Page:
As I’ve mentioned before, one of the best things about ‘becoming an author’ is that I’ve had the opportunity to meet so many great people along the way. Especially some fantastic Aussie writers. We have such a wonderful support network in this country for authors at all stages of their journey. This week I get the chance to introduce another Aussie to my blog. Kate and I met through Facebook in an erotic authors group. While I hate to admit I’ve yet to read The Yearning it is now high on my list of must reads. How great is that cover!
Kate Belle is On the Bench
Kate lives, writes and loves in Melbourne, juggling her strange, secret affairs with her male characters with her much loved partner and daughter, and a menagerie of neurotic pets. She holds a tertiary qualification in chemistry, half a diploma in naturopathy and a diploma in psychological astrology. Kate believes in living a passionate life and has ridden a camel through the Australian desert, fraternised with hippies in Nimbin, had a near birth experience and lived on nothing but porridge and a carrot for 3 days.
It’s 1978 in a country town and a dreamy fifteen year old girl’s world is turned upside down by the arrival of the substitute English teacher. Solomon Andrews is beautiful, inspiring and she wants him like nothing else she’s wanted in her short life.
Charismatic and unconventional, Solomon easily wins the hearts and minds of his third form English class. He notices the attention of one girl, his new neighbour, who has taken to watching him from her upstairs window. He assumes it a harmless teenage crush, until the erotic love notes begin to arrive.
Solomon knows he must resist, but her sensual words stir him. He has longings of his own, although they have nothing to do with love, or so he believes. One afternoon, as he stands reading her latest offering in his driveway, she turns up unannounced. And what happens next will torment them forever – in ways neither can imagine.
Local independent bookshops: (http://www.truelocal.com.au/find/book-shop/)
Author Interview Questions.
What was the first book you had published?
I wonder what defines a book these days? Does a novella (short book) count? Is an ebook equivalent to a print book? If you have a short story included in a published anthology does that count as a book, even though there are a bunch of other writers? Hmmm. The Yearning is my first print book and I’m SO VERY EXCITED about its release. Breaking the Rules and Bloom were my first e-pubbed novellas. And before that there was a story in URL Love anthology. I took baby steps to achieve my first print publication. It was worth it.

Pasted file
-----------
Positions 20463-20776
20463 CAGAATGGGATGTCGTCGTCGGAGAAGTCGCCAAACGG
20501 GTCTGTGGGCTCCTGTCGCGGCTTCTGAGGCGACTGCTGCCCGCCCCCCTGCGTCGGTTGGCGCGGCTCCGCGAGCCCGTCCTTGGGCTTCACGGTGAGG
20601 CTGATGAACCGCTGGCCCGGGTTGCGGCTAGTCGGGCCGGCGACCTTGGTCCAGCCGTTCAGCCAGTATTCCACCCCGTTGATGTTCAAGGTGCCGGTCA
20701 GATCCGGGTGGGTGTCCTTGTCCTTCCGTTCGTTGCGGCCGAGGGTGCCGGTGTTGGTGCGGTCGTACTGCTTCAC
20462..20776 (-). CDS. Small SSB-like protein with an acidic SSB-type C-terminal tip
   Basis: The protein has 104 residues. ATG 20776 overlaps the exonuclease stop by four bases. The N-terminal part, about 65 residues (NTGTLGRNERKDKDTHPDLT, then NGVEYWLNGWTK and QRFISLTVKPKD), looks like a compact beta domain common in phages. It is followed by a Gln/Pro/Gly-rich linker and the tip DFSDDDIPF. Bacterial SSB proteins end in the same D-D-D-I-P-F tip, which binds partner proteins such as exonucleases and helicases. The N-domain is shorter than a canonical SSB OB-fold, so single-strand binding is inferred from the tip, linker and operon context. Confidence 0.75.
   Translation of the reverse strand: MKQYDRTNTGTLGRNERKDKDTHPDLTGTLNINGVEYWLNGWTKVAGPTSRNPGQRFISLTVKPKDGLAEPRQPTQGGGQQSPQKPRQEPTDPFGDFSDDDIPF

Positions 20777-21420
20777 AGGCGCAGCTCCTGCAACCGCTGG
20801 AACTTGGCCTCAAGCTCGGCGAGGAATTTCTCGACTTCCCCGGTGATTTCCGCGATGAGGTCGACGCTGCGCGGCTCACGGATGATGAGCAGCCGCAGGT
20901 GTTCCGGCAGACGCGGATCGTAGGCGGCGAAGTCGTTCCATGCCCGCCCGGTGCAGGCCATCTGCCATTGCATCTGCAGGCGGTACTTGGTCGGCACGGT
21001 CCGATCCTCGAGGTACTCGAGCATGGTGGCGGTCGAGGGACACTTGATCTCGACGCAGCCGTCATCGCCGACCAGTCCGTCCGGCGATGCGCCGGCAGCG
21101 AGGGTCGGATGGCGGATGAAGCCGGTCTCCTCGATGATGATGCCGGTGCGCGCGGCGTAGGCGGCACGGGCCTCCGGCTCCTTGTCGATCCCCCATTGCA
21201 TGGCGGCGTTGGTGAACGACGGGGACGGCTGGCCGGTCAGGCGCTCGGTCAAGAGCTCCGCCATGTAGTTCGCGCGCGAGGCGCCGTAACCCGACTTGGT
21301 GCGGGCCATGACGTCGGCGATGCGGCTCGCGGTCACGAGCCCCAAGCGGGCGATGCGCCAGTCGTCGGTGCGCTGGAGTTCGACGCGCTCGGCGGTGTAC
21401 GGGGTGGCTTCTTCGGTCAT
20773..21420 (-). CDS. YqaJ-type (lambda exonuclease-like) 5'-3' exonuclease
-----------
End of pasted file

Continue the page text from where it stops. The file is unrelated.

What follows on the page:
What was your initial reaction when offered that first contract?
A MASSIVE SURGE OF EXCITEMENT and the BIGGEST DAMNED SMILE you’ve ever seen. I was at work when I got the call from my agent, so my leaping about had to be confined to the lift wells. It was hard to concentrate on work afterwards. I just wanted to tell everyone ‘Hey – you’ll never guess what – I’ve got a real publishing contract!’ They all smiled politely, said, ‘That’s great, Kate. Well done,’ then went back to work. To everyone around me it was so ordinary. To me it was the beginning of a new life.
Of the books you have written is there one that holds a special place in your heart and why?
The Yearning is very special to me. It took four years to pummel into a publishable standard. I learnt a lot from it. It taught me all about point of view, dialogue, and how to pour my soul into my writing. It taught me to let go of the precious sentences I loved so much to make room for the story. The Yearning came from my guts. I didn’t plan it. It evolved. I laid out its bones and as I wrote it grew flesh until it became a fully formed story.
Are you a disciplined writer or do you have to wait for the muse to arrive? Do you have a ritual that gets you in the mood?
I write every day. It’s my full time job this year so I have to. There are days when the words just blunder out of me, all twisted and stupid looking, and I know that I’ll have to throw most of what I’ve done out. But I think it’s important to push through those days and keep writing, even if the muse hasn’t arrived. As Tim Winton once said, you have to show up at the bus stop if you want to catch the bus. If the muse strikes and I’m not sitting at my desk because I didn’t feel like writing, he might move on. If my muse knows he can find me at my desk, then I reckon he’s more likely to pop in.
I need the right music to write. Each work seems to gravitate toward a particular CD I have. I’m in the midst of writing my second novel and am frustrated because I can’t find my main character, Banjo’s, music. Nothing quite fits for him. And it’s making the writing process harder as a result. I also drink loads of tea and coffee and eat complete rubbish while I’m writing. Cuppa soup and instant noodles is standard for lunch.
What was the last book you read?
Nikki Stern’s Not Your Ordinary Housewife. I’ve reviewed it on my blog. It’s a gruelling and difficult memoir that I couldn’t put down. Now onto The Burial by Courtney Collins and still reading Beautiful Bastard. Being smothered by my ‘to-read’ list. I’ll never read all the books I want to before I die.